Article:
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The real-time evolution of a quantum system described by the state $\psi(t)$ is formally given by,

$$ \psi(t+\Delta t) = \exp^{- i \hat{H} \Delta t / \hbar} \psi(t)\tag{1}$$

For dynamical simulations of quantum systems, the time-scale $\Delta t$ is set by some energy scale characteristic of the system. For instance, if one is studying dynamics of a conjugated carbon system, one can choose $\Delta t$ to be a few orders of magnitude smaller than typical carbon-carbon bond stretching frequency (as an example, with apologies for the self-reference, see section 6.2 of this).

Now suppose one is interested in finding the ground state of some Hamiltonian using imaginary time evolution. An interesting question to ask is whether there is an equivalent way of choosing an upper bound for the time-step? If one seeks to calculate the ground state of molecular Hydrogen, does it still make sense to ignore the imaginary unit $i$ and set the bound using Hydrogen bond oscillation frequency?

Another approach might be to think in terms of temperature. I know imaginary time-evolution can be thought of in a temperature scale but I do not know how to connect the dots and rationalise it this way.

Edit : Adding some context to the problem as per suggestions of @NikeDattani, I'm new to imaginary time evolution algorithms and am wondering whether there is a physically inspired time-scale for the general problem. However, I'm ultimately attempting to understand how quantum imaginary time evolution works.

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  • $\begingroup$ +1 and welcome to our new community! It might help if you say more about which imaginary-time algorithm you want to use for finding the ground state. Are you using the PIGS algorithm? $\endgroup$ May 9, 2023 at 17:45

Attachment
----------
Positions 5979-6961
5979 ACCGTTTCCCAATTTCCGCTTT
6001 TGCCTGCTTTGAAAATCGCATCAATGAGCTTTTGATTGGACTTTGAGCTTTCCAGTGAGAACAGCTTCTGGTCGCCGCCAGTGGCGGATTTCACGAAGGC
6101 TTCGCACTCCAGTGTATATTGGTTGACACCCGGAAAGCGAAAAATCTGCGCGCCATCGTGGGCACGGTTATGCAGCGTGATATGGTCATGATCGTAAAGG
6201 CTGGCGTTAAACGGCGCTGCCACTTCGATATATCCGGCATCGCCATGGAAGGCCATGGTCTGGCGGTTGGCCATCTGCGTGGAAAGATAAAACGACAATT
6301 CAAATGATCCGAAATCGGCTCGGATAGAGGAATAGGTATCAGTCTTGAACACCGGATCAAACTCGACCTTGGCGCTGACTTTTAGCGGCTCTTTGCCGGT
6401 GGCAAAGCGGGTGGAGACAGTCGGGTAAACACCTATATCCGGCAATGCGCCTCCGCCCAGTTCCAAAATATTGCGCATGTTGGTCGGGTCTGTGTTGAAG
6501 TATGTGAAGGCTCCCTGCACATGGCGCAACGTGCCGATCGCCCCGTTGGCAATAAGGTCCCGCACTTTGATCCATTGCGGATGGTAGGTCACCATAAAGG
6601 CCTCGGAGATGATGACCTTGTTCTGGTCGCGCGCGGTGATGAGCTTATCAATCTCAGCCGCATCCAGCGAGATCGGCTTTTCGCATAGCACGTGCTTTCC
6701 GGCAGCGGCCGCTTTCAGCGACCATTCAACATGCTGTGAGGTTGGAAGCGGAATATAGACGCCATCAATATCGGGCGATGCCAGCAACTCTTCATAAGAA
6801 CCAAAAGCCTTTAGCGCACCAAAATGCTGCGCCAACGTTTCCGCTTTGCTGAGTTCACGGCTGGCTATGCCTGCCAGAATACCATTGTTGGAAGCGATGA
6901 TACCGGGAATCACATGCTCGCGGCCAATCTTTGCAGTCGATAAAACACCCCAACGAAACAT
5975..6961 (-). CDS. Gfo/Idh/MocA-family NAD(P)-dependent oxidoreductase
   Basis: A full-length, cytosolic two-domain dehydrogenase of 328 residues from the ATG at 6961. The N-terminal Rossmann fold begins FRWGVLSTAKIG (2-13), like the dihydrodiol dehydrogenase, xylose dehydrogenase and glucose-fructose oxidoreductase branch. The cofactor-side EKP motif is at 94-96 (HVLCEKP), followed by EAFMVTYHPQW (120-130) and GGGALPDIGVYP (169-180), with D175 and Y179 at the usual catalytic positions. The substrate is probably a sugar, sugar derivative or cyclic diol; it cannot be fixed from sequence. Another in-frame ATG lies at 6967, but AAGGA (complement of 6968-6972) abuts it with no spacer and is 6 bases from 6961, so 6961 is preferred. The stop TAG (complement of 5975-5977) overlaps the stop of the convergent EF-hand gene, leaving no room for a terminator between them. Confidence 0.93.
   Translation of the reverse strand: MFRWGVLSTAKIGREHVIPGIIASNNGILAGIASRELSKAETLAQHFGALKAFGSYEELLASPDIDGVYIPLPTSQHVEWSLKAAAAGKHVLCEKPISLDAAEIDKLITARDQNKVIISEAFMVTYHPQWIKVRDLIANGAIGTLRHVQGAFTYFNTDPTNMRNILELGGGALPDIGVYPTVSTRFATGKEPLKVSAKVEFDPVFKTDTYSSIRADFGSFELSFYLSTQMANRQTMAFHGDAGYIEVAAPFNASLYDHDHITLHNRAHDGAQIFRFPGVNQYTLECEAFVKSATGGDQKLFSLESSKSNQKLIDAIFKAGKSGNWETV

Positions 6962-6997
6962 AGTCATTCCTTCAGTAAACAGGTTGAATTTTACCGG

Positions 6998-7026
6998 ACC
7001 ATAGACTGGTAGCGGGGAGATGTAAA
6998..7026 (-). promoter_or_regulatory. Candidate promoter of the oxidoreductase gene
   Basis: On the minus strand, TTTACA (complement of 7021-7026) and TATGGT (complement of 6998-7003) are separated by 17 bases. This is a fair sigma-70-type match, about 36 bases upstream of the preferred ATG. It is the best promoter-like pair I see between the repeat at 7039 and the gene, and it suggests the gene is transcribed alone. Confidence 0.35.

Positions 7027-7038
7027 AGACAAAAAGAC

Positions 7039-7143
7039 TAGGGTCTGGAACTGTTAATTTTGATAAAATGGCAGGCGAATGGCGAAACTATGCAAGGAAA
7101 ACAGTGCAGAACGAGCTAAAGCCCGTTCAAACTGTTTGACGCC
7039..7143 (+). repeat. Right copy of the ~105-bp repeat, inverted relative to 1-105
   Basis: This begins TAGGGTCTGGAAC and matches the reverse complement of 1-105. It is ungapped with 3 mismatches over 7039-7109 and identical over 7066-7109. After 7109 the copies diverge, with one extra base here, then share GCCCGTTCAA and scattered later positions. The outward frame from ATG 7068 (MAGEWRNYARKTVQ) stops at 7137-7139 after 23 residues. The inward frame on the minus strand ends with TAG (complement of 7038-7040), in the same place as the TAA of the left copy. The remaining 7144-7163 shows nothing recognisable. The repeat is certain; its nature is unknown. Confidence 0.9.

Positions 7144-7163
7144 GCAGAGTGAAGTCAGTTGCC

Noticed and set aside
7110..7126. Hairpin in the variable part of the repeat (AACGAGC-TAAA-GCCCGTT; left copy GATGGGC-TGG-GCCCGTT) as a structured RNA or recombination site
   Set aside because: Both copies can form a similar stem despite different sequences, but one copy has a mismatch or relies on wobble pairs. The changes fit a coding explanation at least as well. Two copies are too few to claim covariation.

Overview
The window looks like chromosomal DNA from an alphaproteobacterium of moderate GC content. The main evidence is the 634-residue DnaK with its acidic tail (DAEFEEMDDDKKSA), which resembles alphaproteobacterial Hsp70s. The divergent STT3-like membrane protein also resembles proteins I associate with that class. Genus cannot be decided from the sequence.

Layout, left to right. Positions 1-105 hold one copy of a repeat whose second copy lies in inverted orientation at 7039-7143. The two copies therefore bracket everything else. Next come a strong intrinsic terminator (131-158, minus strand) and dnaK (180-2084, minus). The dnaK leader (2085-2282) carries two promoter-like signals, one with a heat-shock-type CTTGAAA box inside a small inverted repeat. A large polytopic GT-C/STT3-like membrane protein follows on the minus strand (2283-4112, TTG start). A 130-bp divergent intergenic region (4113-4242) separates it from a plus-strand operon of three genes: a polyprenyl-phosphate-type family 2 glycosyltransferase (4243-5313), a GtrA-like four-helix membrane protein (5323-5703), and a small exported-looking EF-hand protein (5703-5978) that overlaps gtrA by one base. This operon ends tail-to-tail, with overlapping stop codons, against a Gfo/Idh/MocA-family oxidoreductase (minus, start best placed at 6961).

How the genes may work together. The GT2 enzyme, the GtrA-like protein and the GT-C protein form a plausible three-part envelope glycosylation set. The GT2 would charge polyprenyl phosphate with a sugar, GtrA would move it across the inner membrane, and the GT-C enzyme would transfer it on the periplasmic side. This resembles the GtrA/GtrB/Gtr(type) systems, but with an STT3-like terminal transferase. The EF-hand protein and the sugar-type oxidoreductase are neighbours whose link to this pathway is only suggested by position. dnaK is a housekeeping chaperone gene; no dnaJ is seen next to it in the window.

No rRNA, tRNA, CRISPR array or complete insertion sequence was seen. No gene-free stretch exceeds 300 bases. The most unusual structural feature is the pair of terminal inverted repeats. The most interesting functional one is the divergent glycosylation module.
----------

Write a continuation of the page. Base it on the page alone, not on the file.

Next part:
• $\begingroup$ Thank you so much for the kind welcome. While I'm just starting to learn about imaginary time evolution and the question I had in mind was on the general formalism, ultimately I'm trying to use the quantum imaginary time evolution algorithm. $\endgroup$ May 9, 2023 at 20:05
  • $\begingroup$ Sometimes the answer is: as high as you can without producing unacceptably high Trotterization errors... The fewer the steps, the faster the calculation. $\endgroup$
    – Anyon
    May 9, 2023 at 23:52
  • $\begingroup$ @Anyon thank you for the comment. This indeed is what I thought too, but it would be nice if one is able to "physically" justify the choice, as for larger systems where exact solutions are unavailable it might not be easy to determine (as far as I understand) what the unacceptable limit for the Trotter error would be. $\endgroup$ May 10, 2023 at 0:09
  • $\begingroup$ Since you're in the PTCL at Oxford, have you asked David Manolopoulos this question? I think he knows a lot about imaginary time evolution, and even if I'm wrong about that, I think he would have some valuable insights for you about this calculation. $\endgroup$ Dec 1, 2023 at 20:03

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